1. (1)

    Instrument choice is crucial. A good system to test instrumental conditions is the (dG4T4G4)25– bimolecular G-quadruplex, for which soft conditions should show the 3-NH4 peak (all inner ammonium ions preserved) as the base peak. The 5-NH4 peak (with two additional ammonium ions presumably bound between the external G-quartets and the diagonal loops) should also be visible.

  2. (2)

    The gas-phase lability should be tested on a range of relative internal energies, and only clear biases in the ammonium ion distribution can be interpreted as an indication of specific ammonium ion binding. This helps assigning the number of binding sites in solution. With regard to determination of ammonium ion equilibrium binding constants, when some lability is evident at conditions close to the softest achievable, the ammonium ion distribution will likely not reflect the solution-phase distribution.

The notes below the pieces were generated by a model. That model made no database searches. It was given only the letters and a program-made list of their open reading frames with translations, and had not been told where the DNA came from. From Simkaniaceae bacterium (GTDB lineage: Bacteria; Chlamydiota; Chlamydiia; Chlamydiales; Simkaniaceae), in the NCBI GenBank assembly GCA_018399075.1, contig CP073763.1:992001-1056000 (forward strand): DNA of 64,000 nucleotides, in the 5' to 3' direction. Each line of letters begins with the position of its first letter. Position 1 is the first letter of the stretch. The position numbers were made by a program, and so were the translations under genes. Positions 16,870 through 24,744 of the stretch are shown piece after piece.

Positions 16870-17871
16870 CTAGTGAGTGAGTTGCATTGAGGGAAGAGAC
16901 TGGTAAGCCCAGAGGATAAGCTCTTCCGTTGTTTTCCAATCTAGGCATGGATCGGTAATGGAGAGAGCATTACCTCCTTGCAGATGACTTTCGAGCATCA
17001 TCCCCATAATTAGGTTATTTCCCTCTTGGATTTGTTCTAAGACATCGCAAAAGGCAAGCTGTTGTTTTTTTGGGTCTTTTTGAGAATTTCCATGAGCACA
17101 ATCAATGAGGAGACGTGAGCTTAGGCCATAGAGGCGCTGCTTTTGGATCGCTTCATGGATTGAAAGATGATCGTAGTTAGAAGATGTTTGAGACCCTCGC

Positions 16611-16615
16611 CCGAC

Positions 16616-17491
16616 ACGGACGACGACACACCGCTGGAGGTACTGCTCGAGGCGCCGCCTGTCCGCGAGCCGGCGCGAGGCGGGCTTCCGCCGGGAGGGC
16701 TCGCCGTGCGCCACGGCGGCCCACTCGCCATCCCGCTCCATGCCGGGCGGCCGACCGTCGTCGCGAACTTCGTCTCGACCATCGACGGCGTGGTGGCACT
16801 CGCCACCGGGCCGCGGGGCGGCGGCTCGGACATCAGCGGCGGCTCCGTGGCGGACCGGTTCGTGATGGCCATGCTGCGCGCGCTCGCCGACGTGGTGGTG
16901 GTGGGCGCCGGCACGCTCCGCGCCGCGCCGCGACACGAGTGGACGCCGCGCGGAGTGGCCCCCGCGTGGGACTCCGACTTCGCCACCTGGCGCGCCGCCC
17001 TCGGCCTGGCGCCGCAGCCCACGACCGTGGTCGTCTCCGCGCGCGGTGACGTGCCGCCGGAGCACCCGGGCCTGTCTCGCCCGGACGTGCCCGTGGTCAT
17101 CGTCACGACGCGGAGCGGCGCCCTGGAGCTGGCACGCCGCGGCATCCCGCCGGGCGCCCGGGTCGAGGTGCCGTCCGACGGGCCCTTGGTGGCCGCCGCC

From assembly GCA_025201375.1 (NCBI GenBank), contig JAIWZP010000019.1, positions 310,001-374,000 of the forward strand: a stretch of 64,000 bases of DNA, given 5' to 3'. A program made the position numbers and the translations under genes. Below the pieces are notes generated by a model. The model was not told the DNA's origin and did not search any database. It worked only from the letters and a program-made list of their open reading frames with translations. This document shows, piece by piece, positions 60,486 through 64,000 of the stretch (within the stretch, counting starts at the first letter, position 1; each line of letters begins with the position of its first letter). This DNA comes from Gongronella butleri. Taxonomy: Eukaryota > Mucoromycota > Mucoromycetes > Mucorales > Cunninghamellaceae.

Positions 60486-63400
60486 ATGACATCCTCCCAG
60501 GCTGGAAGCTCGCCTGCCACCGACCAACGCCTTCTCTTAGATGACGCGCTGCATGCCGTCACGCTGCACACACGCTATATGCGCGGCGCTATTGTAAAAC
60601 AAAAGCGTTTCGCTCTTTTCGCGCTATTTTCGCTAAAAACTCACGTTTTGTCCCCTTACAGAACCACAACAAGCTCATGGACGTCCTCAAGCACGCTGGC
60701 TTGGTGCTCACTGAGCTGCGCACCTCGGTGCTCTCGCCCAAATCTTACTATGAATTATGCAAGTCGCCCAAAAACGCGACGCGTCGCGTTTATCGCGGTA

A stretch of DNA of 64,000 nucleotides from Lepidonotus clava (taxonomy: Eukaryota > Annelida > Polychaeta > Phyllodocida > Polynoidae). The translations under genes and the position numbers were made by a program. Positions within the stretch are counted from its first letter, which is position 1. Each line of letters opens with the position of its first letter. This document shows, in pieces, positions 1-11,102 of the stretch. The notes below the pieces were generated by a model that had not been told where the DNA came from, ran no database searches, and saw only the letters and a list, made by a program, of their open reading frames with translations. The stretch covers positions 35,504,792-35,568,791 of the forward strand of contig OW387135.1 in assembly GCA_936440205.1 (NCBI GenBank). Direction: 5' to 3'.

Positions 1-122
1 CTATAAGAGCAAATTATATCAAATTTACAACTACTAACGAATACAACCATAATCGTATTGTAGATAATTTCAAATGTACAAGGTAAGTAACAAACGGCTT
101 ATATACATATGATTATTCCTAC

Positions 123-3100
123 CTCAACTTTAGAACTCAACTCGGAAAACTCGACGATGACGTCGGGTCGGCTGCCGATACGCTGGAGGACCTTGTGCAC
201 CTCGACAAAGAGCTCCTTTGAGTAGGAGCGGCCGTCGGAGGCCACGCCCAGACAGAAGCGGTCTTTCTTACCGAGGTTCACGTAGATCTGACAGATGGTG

3. (3)

    Ion mobility spectrometry helps assigning the number of inner ammonium ions as the minimum number of ammonium ions needed to obtain a near-constant CCS at all charge states. Indeed, all inner ammonium ions are necessary and sufficient to preserve the structure from the solution to the gas phase, for the most abundant charge state produced from solutions at physiological ionic strength (150 mM NH4OAc).




This work was supported by the Fonds de la Recherche Scientifique-FNRS (research associate position and FRFC grant 2.4528.11 to V.G.), the EU COST action MP0802, the Slovenian Research Agency [ARRS, P1-0242 and J1-4020], EU FP7 projects with acronyms EAST-NMR [228461] and Bio-NMR [261863], and the Cooperation Agreement between Wallonia-Brussels and the Republic of Slovenia.

Supplementary material

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Copyright information

© American Society for Mass Spectrometry 2012

Authors and Affiliations

  • Françoise Balthasart
    • 1
  • Janez Plavec
    • 2
    • 3
    • 4
  • Valérie Gabelica
    • 1
  1. 1.Physical Chemistry and Mass Spectrometry Laboratory, Department of ChemistryUniversité de Liège, Institut de Chimie Bat.LiègeBelgium
  2. 2.Slovenian NMR CentreNational Institute of ChemistryLjubljanaSlovenia
  3. 3.Faculty of Chemistry and Chemical TechnologyUniversity of LjubljanaLjubljanaSlovenia
  4. 4.EN-FISTCenter of ExcellenceLjubljanaSlovenia